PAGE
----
Multinational enterprises (MNEs) play a pivotal role in the generation of technology and its transmission across countries.1 The potential contribution of MNE affiliates to innovatory capability of the countries in which they operate (the host countries) is therefore central to the contemporary policy debate on the developmental impact of foreign direct investment (FDI). There are two ways in which MNE affiliates provide technology to host countries; importing technology produced elsewhere within the global branch networks (technology transmission) and developing new technology locally (technology generation). The host-country governments generally attach greater importance to technology generation over technology transmission, in the hope that research and development (R&D) activities undertaken within the national boundaries may have important externalities for local scientific and technological capabilities. This expectation has resulted in a strong competition among countries to attract R&D-intensive FDI.2 The purpose of this paper is to complement and extend the existing literature on the determinants of the global spread of R&D activities of MNEs using a new panel data set relating to the operation of US-based MNEs during 1990–2004, a period characterized by significant changes in international production as part of the on-going process of economic globalization. The key research issue is the relative importance of policy-related variables in explaining inter-country differences in R&D intensity over and above the relevant non-policy (structural) variables. Compared to the previous studies on this subject,3 we examine inter-country variation in R&D intensity by taking into account a larger number of explanatory variables suggested by the theory of MNE behaviour, with a view to minimizing potential omitted variable bias in estimation. To the best of our knowledge, ours is the first attempt to examine patterns and determinants of overseas R&D activity using panel-data econometrics. The panel data approach offers a solution to the problem of bias caused by unobserved heterogeneity (in this case, country-specific peculiarities not captured by the explanatory variables), a common problem in the estimation of models with cross-section data as in the previous studies. Working with panel data also has the advantage of capturing dynamics that are difficult to detect with cross-section data. Another novelty of our analysis is the attention paid to the impact of the stage of development of host countries on the hypothesized relationship between the R&D intensity and the explanatory variables. There is no fully developed theory of inter-country differences in R&D intensity of MNE operation. As in previous studies, we therefore formulate our empirical model in an eclectic fashion, drawing upon the analytical foundations of MNE behaviour. We strongly believe that our approach is preferable to working with an optimizing model derived from first principles assuming a ‘representative’ firm. This approach, notwithstanding its analytical elegance, cannot adequately address issues that arise from imperfect information and heterogeneity relating to industry characteristics and government policies (Kirman, 1992, Dunning, 2000 and Vernon, 2000). The findings suggest that R&D intensity of operation of US MNE affiliates is determined mainly by domestic market size, overall R&D capability and cost of hiring R&D personnel. Domestic market orientation of production is found to be a significant positive determinant of R&D only in low-income countries, presumably reflecting the need for product adaptation to suit special demand conditions associated with low-income levels and the lower degree of global integration of these countries. It seems that, in an era of rapid global economic integration, the nature of market orientation is not a significant determinant of R&D patterns in advanced industrialized nations and newly industrialized countries. We also find that industry composition is an important determinant of the overall R&D intensity of MNE operation in a given country over and above the other variables considered here. There is no evidence to suggest that R&D-related tax incentives and intellectual property protection have a significant impact on inter-country differences in R&D intensity when appropriately controlled for the basic location factors. The paper is organized as follows. Section 2 provides a succinct review of the theory of overseas R&D activities of MNEs in order to set the stage for the ensuing empirical analysis. Section 3 examines trends and patterns of overseas dispersion of R&D expenditure of US MNEs. Section 4 deals with model specification, data sources and the econometric methodology used in the regression analysis of the determinants of inter-country differences in R&D propensity. Section 5 presents the results and interprets them in the context of the existing literature. The final section summarises the key inferences.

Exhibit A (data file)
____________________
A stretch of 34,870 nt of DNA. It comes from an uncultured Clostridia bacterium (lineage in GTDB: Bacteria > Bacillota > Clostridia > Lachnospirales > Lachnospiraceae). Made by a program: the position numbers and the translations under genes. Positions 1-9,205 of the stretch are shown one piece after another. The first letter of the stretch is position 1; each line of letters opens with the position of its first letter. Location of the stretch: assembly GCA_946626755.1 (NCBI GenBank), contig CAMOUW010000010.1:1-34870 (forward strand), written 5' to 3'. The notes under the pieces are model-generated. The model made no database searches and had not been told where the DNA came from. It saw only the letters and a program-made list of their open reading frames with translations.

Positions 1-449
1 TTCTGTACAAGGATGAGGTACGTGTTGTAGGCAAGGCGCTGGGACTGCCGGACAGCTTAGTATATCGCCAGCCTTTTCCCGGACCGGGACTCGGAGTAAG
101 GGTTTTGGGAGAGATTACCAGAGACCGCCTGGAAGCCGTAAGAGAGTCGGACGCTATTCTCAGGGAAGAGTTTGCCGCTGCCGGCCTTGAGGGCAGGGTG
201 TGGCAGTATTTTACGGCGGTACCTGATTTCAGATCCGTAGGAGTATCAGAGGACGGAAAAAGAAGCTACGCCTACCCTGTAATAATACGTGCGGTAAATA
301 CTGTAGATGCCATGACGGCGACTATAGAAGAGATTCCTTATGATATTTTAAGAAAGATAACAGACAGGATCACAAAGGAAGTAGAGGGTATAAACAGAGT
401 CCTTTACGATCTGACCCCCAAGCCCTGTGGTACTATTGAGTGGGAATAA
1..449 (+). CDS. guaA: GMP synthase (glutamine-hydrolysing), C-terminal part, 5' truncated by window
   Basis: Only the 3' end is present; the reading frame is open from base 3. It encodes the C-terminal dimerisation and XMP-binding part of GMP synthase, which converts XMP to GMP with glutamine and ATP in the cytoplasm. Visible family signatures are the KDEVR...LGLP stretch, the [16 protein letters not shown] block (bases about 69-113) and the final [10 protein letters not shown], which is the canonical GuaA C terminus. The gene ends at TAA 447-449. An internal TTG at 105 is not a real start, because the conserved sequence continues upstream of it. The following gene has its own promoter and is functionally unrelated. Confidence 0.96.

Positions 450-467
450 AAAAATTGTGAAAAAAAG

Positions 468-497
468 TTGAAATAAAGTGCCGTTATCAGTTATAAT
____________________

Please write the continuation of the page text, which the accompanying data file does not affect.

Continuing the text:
نتیجه گیری انگلیسی
We have examined patterns and determinants of overseas R&D activity by MNEs using a new panel dataset relating to US-based MNEs over the period 1990–2004. It is found that domestic market size, geographic distance, overall R&D capability of the country and cost of R&D personnel are key determinants of the R&D intensity of operation of US MNE affiliates. There is also evidence that, contrary to the conventional wisdom, the impact of domestic market orientation of affiliates on R&D propensity varies among countries depending on their stage of development. The degree of domestic market orientation has a positive impact on R&D intensity only in developing countries other than the East Asian NICs. For the latter countries and developed countries, the two variables are negatively related, suggesting that greater export-orientation is associated with greater (not less) R&D intensity. There is also evidence that, once controlled for the other relevant variables, the industry composition does matter in explaining inter-country variations in R&D intensity. R&D related tax incentives do not seem important in explaining inter-country differences in R&D intensity when appropriately controlled for other relevant variables. Intellectual property protection seems to matter only for mature economies with complementary endowments. Overall, our findings cast doubts on the ability of host governments to entice MNEs affiliates become technology creators within their national borders as part of their FDI policy. Moreover, our results do not support the case for supporting MNEs engaged in domestic-market oriented production on grounds that they promote local R&D activities. In a context where R&D is becoming a truly global activity, MNEs’ decision to undertake R&D activities in a given country seems largely endogenous to its overall growth and development process. Excessive concern about whether R&D is performed locally or elsewhere within the MNE network runs the risk of downplaying the more important role of MNEs as a conduit of technology transfer. Even if MNE affiliates generate little or no technology locally, they are potentially well placed to play an important role in improving local innovative capabilities through technology transfer. In our examination of the determinants of R&D intensity, we have been able to bring to bear considerably richer data than have been used in prior research. However, the results need to be qualified for two major limitations of the data set. First, a two-dimensional panel dataset (arranged by country and time), while being a significant improvement over pure cross country data set, still fails to capture industry specificity of R&D intensity. Unlike in previous studies, we have controlled for industry specificity by including a R&D potential index of output mix, but this is admittedly a crude way of tackling a more complex issue. Second, we have used a perception-based index to measure R&D tax incentives, which probably does not consistently measure inter-country differences. There is certainly a need to check the robustness of the results using a statutory measure of tax incentives. Finally, it is important to be cautious when generalizing from our findings, which are specific to overseas operations of US-based MNEs. In particular, given the large domestic economy and the R&D resource base, US-MNEs may have a lesser tendency to internationalize R&D in aggregate or in specific industries overseas compared to MNEs based in a small country like Sweden.